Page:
My daughter and son in law own a vacation home on Cape San Juan, San Juan Island. They recently had a deck constructed of Cumaru wood. They also have a rare Junipera Maritima or seashore juniper on the property from which I was able to cut a 15 inch chunk from a stub of a limb that the previous owners had cut off. I plan on building a Cape House Ukulele for them from these two woods.
Cumaru, or Brazilian Teak is among the hardest of woods. I brought home a few scraps left over from the deck and was relieved to find that I could cut it readily on my table and band saw. Here are the necessary pieces for the sides and back of the uke. On the Janka hardness scale this wood scores 3330. Hard maple is 1500, white oak is 1360-- this is really hard dense wood. I will need to let it dry in my shop for a few months before starting in.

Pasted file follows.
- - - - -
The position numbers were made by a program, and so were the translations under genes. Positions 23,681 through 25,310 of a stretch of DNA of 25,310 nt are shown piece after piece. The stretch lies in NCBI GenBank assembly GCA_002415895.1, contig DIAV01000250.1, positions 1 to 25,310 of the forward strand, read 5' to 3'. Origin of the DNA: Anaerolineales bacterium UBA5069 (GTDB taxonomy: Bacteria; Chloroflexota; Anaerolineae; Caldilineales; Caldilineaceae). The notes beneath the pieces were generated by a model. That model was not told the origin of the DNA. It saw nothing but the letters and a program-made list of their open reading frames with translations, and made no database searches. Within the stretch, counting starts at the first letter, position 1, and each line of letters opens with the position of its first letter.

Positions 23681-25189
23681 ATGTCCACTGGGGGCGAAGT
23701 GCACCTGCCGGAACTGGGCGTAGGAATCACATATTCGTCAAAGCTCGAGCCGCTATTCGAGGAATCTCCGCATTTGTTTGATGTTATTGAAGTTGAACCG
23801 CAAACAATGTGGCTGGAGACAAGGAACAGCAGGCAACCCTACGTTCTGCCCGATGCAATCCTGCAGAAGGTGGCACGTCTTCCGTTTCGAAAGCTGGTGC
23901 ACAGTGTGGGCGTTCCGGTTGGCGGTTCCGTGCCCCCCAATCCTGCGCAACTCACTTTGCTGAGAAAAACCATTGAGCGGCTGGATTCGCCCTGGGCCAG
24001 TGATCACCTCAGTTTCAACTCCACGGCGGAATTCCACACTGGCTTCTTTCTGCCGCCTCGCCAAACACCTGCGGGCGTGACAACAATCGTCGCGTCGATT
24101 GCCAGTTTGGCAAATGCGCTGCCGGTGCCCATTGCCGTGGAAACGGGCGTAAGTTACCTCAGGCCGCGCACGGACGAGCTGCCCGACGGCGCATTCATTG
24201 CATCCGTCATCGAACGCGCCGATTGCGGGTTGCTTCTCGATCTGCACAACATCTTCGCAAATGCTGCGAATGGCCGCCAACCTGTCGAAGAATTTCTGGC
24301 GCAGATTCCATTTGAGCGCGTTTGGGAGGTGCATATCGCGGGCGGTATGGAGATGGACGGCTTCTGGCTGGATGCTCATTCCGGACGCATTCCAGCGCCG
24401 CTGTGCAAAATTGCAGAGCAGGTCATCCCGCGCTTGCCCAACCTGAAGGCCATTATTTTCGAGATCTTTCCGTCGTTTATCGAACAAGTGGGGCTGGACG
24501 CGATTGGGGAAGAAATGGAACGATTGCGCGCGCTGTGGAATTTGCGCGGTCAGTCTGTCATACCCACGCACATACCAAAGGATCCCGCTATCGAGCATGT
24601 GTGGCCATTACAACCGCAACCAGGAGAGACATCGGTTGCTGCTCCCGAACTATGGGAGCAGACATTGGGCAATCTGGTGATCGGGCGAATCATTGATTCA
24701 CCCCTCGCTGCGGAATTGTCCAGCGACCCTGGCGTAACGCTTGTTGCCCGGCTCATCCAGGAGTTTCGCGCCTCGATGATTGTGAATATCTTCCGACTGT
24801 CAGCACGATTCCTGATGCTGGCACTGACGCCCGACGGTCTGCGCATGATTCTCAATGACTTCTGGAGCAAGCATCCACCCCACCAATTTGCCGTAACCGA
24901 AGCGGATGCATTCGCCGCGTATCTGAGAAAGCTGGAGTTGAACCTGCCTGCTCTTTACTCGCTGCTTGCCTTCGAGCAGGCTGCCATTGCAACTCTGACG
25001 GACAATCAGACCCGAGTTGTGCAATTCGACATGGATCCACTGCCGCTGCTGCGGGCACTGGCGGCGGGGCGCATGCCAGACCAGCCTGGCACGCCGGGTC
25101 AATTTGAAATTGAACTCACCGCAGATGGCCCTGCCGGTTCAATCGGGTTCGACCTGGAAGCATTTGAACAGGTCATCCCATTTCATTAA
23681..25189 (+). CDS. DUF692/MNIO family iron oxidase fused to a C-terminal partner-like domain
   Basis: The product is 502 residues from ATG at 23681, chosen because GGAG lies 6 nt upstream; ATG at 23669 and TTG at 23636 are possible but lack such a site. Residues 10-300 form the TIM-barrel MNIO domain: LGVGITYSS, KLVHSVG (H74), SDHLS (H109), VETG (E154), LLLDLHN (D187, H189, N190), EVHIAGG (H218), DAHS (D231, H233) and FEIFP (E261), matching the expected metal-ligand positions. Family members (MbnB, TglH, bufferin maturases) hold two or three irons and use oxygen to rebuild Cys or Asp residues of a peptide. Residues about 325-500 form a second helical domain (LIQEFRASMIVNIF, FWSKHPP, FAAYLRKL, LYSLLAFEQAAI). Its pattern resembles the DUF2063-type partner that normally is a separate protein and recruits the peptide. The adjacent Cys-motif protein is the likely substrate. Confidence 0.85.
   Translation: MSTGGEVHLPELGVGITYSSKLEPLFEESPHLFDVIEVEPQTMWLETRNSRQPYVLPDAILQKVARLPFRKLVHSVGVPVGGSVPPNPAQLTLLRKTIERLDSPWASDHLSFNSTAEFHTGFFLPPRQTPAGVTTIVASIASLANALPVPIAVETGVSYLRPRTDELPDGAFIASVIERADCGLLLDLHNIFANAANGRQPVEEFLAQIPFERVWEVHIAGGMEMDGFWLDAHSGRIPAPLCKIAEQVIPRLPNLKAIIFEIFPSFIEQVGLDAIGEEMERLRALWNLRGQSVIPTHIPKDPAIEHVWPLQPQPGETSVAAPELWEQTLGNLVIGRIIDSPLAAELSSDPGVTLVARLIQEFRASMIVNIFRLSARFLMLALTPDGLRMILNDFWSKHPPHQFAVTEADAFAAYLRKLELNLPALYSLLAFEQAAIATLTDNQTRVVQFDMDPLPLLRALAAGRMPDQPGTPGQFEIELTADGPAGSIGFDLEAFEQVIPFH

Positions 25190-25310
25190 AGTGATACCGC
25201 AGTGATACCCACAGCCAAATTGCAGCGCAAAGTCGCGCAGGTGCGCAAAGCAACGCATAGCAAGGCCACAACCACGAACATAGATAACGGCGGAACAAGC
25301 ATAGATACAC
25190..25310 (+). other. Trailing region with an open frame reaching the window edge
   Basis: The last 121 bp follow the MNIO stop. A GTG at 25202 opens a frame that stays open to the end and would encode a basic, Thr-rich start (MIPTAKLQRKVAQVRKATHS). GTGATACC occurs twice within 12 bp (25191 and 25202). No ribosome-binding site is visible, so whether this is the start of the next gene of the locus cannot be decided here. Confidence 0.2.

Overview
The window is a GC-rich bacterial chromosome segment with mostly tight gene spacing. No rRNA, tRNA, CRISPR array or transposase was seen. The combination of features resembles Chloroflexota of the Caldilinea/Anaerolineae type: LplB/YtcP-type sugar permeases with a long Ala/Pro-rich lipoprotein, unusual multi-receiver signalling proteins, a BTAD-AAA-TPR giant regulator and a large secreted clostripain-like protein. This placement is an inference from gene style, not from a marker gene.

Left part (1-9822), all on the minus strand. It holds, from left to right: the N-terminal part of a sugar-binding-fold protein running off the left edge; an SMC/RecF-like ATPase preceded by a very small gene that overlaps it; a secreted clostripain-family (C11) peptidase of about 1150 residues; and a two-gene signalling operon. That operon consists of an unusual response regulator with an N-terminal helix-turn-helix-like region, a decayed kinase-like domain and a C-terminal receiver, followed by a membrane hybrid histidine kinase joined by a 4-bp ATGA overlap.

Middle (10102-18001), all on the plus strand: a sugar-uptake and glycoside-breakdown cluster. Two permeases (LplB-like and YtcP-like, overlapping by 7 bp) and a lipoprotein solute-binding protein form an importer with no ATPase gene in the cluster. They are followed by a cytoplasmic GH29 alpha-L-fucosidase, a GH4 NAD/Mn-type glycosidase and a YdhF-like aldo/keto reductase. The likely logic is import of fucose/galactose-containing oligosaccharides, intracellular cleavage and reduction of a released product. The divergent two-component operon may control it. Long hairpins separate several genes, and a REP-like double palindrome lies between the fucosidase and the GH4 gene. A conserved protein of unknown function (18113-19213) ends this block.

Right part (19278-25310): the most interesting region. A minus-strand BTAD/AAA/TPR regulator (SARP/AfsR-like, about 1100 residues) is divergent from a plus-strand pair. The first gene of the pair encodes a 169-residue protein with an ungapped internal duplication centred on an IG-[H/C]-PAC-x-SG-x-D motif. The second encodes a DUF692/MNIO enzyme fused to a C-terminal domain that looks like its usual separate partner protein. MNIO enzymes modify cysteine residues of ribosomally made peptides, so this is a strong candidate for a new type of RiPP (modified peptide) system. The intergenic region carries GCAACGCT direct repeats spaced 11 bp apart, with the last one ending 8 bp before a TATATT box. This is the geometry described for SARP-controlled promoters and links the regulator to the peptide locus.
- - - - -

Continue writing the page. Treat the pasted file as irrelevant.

This is the Juniper that was butchered by the previous owner. They cut off this big limb leaving a 15 inch stub. I took the liberty of trimming that off and it will make enough tone boards for about 6 ukes. A treasure of tone-wood.
This is an unusually large juniper, maybe close to a record tree that twists and turns up as high as 60 or 70 feet in the air. The sawed off branch had 391 growth rings, That means this tree was a seedling when the first colonists landed at Jamestown. The main trunk would probably indicate that it is even older.